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FP6

AITEB-2 — Result In Brief

Project ID: 516113
Funded under: FP6-AEROSPACE
Country: Germany

Modelling heat transfer in jet engines

EU-funded researchers tackled a difficult heat transfer problem in aeroplane jet engine design. The project resulted in development of complex numerical solvers that could help reduce weight, cost and emissions of jet engines.
Modelling heat transfer in jet engines
Combustion engines, also called jet engines or gas turbine engines, are designed to burn fuel in a process aptly called combustion. They transfer chemical energy in the bonds holding the atoms of fuel together into mechanical energy to do work.

Ignition of fuel in the presence of oxygen produces hot exhaust gases. These are funnelled through a nozzle that accelerates them and causes the turbine blades to turn, much like the wind turns a wind mill, providing the thrust to lift the plane.

Economic and environmental pressures encourage the aerospace industry to develop lighter and more efficient engines with lower emissions and lower production and operating costs.

European researchers intent on building on the success of the previous ‘Aerothermal investigations on turbine endwalls and blades’ (AITEB) project developed the AITEB-2 project. Their goal was to develop an aero-thermodynamic turbine engine design resulting in reduction in engine weight, time-to-market, costs and emissions.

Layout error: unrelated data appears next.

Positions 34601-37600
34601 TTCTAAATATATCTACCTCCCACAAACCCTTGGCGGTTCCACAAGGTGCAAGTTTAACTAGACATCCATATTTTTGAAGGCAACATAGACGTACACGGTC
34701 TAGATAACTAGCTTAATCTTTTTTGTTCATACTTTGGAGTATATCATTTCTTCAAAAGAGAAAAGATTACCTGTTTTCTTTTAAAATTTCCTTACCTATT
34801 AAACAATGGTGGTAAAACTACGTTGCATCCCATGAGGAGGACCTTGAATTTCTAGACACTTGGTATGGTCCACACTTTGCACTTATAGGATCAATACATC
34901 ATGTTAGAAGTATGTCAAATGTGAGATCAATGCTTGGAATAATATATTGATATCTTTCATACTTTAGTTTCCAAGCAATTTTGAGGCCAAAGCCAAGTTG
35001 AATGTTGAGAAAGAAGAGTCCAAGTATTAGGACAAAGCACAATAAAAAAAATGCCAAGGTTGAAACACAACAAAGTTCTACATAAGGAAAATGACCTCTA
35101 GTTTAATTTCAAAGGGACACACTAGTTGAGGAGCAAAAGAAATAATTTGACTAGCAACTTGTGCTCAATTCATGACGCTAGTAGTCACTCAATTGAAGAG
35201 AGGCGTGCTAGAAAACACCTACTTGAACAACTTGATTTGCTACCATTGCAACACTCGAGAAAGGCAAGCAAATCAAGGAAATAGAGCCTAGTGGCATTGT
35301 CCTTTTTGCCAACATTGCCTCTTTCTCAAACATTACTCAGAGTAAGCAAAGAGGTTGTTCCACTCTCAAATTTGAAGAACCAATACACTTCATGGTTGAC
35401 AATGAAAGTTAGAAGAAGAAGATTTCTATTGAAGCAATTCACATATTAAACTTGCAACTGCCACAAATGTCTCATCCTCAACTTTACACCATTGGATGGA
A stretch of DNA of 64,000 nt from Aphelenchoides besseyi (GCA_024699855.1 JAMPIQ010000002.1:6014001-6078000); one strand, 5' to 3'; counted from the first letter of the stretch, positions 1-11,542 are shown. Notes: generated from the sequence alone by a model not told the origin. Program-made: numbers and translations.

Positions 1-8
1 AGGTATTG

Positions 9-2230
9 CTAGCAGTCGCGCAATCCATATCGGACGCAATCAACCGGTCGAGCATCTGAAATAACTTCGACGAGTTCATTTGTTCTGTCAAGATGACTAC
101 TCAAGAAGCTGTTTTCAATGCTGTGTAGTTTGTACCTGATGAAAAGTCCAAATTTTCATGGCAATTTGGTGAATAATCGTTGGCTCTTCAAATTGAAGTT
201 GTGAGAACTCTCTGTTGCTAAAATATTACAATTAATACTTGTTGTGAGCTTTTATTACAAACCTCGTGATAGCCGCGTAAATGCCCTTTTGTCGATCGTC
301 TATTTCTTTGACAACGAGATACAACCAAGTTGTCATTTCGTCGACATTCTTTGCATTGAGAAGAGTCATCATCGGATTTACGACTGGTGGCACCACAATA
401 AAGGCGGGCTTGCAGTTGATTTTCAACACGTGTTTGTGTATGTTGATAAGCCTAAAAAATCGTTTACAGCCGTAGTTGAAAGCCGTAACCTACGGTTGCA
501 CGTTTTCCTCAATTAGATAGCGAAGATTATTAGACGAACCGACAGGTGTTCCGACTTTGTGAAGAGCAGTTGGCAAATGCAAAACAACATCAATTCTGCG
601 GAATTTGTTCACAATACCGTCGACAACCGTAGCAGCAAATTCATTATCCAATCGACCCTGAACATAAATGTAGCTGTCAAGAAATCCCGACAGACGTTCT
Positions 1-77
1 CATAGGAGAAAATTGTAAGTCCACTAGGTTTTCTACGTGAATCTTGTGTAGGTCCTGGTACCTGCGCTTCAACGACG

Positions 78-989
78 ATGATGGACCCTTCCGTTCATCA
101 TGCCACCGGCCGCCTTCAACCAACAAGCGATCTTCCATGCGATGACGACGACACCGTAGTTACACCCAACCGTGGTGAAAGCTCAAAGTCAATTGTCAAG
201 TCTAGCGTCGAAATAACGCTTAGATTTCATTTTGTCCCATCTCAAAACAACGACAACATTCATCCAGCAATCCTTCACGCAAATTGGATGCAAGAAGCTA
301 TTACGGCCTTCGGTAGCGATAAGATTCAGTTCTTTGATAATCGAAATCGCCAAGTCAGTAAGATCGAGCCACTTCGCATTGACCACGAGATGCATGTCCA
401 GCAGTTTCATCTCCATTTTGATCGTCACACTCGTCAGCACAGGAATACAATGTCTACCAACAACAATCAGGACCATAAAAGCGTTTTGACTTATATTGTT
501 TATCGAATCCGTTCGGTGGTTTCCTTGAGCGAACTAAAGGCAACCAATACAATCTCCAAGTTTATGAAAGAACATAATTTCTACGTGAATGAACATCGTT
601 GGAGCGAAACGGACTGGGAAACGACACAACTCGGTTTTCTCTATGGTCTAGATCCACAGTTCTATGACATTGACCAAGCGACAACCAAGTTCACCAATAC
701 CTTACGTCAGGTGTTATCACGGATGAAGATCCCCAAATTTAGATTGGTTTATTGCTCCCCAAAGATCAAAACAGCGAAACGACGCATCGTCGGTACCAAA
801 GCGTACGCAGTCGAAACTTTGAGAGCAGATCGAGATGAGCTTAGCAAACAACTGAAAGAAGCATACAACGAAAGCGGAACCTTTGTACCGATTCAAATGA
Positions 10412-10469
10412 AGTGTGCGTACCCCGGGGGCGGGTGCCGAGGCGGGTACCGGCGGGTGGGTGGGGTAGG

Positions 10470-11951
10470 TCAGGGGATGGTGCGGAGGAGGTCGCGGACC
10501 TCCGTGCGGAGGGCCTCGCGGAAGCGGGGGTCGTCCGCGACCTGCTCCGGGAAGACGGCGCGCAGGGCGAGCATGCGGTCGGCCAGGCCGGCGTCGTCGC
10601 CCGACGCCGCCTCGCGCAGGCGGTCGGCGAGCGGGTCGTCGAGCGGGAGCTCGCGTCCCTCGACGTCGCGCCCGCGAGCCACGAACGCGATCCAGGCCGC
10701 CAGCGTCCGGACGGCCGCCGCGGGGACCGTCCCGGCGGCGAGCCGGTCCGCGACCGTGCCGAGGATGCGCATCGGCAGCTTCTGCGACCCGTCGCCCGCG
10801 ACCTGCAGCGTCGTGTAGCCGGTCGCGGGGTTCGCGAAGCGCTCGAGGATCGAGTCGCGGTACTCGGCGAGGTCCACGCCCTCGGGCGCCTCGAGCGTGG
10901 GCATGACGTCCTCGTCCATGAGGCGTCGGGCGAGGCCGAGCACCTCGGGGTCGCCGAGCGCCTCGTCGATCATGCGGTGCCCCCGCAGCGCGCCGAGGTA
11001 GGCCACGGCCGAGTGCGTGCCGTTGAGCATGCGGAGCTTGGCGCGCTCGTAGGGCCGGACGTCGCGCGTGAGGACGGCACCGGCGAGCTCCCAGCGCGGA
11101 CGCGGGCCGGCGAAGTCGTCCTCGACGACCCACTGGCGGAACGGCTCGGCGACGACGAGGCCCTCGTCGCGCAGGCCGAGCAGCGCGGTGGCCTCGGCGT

Scientists focused on the interaction of hot gases with colder walls, the site of so-called conjugate heat transfer, a difficult topic for which many necessary numerical tools had to be developed including a massively parallel solver.

Two case studies were evaluated, a flame and its interaction with a wall and a flow of hot gases and their interaction with a turbine blade. The complicated computational fluid dynamics (CFD) numerical methods developed for the AITEB-2 project, including a large-eddy simulation (LES) turbulence solver, provided important insight into efficient gas turbine design.

Further numerical studies and optimisation combined with experimental work have the potential to make an important impact on the aeroengine design industry.

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